EGU21-10132, updated on 04 Mar 2021
EGU General Assembly 2021
© Author(s) 2021. This work is distributed under
the Creative Commons Attribution 4.0 License.

Enhanced paleo-wildfire occurrences caused by marine organic carbon burial during the Late Devonian Frasnian–Famennian mass extinction

Man Lu1, YueHan Lu1, Takehitio Ikejiri1, and Richard Carroll2
Man Lu et al.
  • 1Molecular Eco-Geochemistry Laboratory, Department of Geological Sciences, University of Alabama, Tuscaloosa, AL 35485, USA
  • 2Energy Investigation Program, Geological Survey of Alabama, Tuscaloosa, AL 35401, USA

The Frasnian–Famennian (F–F) boundary is characterized by worldwide depositions of organic-rich strata, a series of marine anoxia events and one of the biggest five mass extinction events of the Phanerozoic. Due to the enhanced burial of organic matter, a coeval positive carbon isotope (δ13C) excursion occurred around the F–F boundary, raising questions about carbon cycle feedbacks during the mass extinction. In this study, we test the hypothesis that enhanced burial organic carbon during the F–F mass extinction led to the rise of paleo-wildfire occurrences. Here, we reconstructed paleo-wildfire changes across the F–F boundary via analyzing fossil charcoal (inertinites) and pyrogenic polycyclic aromatic hydrocarbons (PAHs) from an Upper Devonian Chattanooga Shale in the southern Appalachian Basin. Our data show low abundances of inertinites and pyrogenic PAHs before the F–F transition and an increasing trend during the F–F transition, followed by a sustained enhancement through the entire Famennian interval. The changes in paleo-wildfire proxies suggest a rise of wildfires starting from the F–F transition. Furthermore, we quantified the amount of organic carbon burial required to drive the observed δ13C excursion using a forward box model. The modeling results show an increased carbon burial rate after the onset of the F–F transition and peaking during its termination. The comparison of the carbon burial rate and wildfire proxies indicates that widespread organic carbon burial during the F–F transition might cause elevated atmospheric oxygen levels and hence increased occurrences of wildfires. In addition, chemical index alteration index and plant biomarkers suggest a drying climate initiated during the F–F transition, implying that the enhanced carbon burial probably result in the climate change and amplify the wildfire occurrences.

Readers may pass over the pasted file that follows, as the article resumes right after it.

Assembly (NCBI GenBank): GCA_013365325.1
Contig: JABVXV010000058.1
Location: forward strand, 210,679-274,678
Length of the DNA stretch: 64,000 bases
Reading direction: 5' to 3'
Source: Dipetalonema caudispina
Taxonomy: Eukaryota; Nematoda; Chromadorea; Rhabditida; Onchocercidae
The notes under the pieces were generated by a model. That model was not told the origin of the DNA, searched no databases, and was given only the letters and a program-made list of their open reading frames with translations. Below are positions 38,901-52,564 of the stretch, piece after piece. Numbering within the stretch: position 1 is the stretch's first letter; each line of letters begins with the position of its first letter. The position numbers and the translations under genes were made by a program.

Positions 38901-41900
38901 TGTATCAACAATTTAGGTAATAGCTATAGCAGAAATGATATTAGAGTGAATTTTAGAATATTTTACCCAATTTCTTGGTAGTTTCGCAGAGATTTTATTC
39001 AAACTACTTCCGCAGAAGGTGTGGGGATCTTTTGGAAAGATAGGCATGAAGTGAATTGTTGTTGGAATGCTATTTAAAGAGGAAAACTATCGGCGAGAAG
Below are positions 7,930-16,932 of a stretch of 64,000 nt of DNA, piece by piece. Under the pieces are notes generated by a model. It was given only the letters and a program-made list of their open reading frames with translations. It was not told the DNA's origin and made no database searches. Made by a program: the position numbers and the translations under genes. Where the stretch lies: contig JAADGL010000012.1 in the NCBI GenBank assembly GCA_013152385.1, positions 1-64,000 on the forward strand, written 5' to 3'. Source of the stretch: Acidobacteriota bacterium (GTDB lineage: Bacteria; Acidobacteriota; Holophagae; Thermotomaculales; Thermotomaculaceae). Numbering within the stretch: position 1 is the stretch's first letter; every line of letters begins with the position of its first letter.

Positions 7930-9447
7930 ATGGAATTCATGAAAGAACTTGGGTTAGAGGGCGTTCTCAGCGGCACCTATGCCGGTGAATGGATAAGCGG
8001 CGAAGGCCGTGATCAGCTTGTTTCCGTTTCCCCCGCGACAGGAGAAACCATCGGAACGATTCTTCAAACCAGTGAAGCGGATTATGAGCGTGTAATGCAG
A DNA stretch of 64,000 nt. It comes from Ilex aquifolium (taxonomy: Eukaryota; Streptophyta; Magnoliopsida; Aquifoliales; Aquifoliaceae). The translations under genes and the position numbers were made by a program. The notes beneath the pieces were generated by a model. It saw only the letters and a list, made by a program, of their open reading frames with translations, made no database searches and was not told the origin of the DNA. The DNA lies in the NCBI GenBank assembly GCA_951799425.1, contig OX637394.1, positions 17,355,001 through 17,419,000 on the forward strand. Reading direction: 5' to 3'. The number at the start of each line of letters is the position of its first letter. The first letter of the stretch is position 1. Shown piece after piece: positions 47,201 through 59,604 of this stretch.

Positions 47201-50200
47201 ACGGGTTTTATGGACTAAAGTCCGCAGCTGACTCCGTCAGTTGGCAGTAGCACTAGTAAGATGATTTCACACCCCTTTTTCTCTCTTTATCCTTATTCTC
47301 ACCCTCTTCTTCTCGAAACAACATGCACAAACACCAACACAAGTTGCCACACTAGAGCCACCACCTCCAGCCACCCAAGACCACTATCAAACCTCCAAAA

How to cite: Lu, M., Lu, Y., Ikejiri, T., and Carroll, R.: Enhanced paleo-wildfire occurrences caused by marine organic carbon burial during the Late Devonian Frasnian–Famennian mass extinction, EGU General Assembly 2021, online, 19–30 Apr 2021, EGU21-10132,, 2021.


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